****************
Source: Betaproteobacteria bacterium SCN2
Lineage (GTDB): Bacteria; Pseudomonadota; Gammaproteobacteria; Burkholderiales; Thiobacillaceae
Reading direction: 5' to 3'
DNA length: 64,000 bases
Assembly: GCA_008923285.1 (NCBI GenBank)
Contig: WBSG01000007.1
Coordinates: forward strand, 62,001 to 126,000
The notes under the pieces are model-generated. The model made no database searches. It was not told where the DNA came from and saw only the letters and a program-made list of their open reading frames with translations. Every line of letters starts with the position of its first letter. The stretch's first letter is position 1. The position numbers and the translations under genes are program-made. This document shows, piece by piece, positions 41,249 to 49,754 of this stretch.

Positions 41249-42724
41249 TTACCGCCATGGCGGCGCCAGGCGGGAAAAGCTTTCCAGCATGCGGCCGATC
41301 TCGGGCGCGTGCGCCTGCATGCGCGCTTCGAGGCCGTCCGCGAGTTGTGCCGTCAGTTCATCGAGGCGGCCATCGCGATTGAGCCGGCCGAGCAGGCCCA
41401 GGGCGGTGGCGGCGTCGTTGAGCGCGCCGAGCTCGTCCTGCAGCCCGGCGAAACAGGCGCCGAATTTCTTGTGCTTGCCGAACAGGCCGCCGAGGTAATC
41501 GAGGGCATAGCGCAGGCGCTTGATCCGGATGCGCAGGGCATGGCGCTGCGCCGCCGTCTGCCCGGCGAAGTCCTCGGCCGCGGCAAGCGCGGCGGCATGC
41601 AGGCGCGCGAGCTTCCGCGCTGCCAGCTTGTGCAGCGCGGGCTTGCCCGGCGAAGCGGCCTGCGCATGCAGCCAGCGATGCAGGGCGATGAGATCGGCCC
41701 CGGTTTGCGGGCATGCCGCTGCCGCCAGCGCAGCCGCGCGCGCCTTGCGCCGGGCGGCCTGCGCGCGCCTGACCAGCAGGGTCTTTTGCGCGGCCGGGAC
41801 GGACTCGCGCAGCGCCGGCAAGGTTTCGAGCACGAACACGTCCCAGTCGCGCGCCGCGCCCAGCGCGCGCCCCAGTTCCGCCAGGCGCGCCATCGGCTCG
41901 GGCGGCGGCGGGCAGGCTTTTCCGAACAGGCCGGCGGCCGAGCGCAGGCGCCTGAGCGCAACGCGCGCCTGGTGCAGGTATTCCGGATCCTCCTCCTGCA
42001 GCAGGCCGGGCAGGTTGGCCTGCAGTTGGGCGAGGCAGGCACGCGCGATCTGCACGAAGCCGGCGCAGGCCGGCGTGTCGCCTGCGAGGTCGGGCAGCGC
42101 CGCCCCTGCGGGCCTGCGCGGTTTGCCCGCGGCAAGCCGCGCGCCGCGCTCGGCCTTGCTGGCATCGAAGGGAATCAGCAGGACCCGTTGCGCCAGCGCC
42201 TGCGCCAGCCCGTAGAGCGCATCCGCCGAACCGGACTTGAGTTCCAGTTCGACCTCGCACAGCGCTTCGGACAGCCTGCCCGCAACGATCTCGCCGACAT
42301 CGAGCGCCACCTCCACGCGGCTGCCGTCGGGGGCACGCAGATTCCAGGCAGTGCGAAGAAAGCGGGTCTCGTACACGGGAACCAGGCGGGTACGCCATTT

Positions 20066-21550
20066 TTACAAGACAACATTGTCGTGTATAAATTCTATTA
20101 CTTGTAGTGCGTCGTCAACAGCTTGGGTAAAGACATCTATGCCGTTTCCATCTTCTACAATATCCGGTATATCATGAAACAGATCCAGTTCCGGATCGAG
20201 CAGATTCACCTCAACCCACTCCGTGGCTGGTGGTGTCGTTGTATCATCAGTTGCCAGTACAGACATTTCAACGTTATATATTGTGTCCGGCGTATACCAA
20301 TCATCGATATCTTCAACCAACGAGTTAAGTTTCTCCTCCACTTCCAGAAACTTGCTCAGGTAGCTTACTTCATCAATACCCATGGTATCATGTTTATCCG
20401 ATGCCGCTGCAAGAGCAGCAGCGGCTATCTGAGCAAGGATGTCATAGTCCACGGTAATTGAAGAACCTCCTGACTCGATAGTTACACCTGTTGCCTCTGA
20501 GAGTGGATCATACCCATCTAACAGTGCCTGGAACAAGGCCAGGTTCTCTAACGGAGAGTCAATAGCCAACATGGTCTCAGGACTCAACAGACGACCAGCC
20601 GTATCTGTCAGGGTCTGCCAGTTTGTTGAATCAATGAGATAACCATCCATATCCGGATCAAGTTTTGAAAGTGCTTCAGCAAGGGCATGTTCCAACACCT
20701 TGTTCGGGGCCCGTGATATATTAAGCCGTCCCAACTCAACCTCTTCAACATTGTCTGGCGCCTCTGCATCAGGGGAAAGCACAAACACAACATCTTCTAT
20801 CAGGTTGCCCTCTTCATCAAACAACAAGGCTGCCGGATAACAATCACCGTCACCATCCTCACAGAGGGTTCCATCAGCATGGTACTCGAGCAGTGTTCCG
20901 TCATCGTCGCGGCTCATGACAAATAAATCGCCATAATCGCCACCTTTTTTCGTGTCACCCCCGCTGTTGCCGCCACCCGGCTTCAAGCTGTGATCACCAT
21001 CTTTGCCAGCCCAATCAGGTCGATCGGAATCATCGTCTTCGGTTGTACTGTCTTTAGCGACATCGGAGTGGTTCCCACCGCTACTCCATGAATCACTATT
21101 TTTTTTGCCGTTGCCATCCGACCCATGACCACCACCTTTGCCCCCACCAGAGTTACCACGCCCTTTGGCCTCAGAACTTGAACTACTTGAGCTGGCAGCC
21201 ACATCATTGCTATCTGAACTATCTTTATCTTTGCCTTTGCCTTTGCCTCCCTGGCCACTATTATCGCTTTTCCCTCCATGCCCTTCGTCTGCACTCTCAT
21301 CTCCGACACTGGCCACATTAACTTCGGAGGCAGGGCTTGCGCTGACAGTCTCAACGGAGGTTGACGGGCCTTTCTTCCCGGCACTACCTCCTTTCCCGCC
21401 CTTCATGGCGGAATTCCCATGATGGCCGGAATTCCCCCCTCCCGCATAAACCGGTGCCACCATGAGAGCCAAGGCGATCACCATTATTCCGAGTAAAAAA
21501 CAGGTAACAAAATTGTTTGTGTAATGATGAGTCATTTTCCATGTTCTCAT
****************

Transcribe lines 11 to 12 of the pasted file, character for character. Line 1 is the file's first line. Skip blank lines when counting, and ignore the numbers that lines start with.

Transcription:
41301 TCGGGCGCGTGCGCCTGCATGCGCGCTTCGAGGCCGTCCGCGAGTTGTGCCGTCAGTTCATCGAGGCGGCCATCGCGATTGAGCCGGCCGAGCAGGCCCA
41401 GGGCGGTGGCGGCGTCGTTGAGCGCGCCGAGCTCGTCCTGCAGCCCGGCGAAACAGGCGCCGAATTTCTTGTGCTTGCCGAACAGGCCGCCGAGGTAATC